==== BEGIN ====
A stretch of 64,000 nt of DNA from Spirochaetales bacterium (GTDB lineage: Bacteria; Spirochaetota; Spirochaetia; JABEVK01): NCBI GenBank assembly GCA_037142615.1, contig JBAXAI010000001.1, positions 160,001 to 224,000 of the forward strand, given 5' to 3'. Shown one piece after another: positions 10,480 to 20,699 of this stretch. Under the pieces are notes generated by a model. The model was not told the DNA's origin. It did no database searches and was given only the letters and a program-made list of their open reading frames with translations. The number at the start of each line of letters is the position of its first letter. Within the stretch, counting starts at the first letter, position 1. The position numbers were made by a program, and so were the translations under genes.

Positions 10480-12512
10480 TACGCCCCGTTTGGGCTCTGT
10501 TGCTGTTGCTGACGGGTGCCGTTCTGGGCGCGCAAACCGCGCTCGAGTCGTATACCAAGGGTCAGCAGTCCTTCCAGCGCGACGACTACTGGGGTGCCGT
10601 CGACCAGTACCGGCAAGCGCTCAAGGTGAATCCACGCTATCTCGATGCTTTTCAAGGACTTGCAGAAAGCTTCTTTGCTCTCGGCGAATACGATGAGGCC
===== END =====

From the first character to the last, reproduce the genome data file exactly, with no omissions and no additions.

A stretch of 64,000 nt of DNA from Spirochaetales bacterium (GTDB lineage: Bacteria; Spirochaetota; Spirochaetia; JABEVK01): NCBI GenBank assembly GCA_037142615.1, contig JBAXAI010000001.1, positions 160,001 to 224,000 of the forward strand, given 5' to 3'. Shown one piece after another: positions 10,480 to 20,699 of this stretch. Under the pieces are notes generated by a model. The model was not told the DNA's origin. It did no database searches and was given only the letters and a program-made list of their open reading frames with translations. The number at the start of each line of letters is the position of its first letter. Within the stretch, counting starts at the first letter, position 1. The position numbers were made by a program, and so were the translations under genes.

Positions 10480-12512
10480 TACGCCCCGTTTGGGCTCTGT
10501 TGCTGTTGCTGACGGGTGCCGTTCTGGGCGCGCAAACCGCGCTCGAGTCGTATACCAAGGGTCAGCAGTCCTTCCAGCGCGACGACTACTGGGGTGCCGT
10601 CGACCAGTACCGGCAAGCGCTCAAGGTGAATCCACGCTATCTCGATGCTTTTCAAGGACTTGCAGAAAGCTTCTTTGCTCTCGGCGAATACGATGAGGCC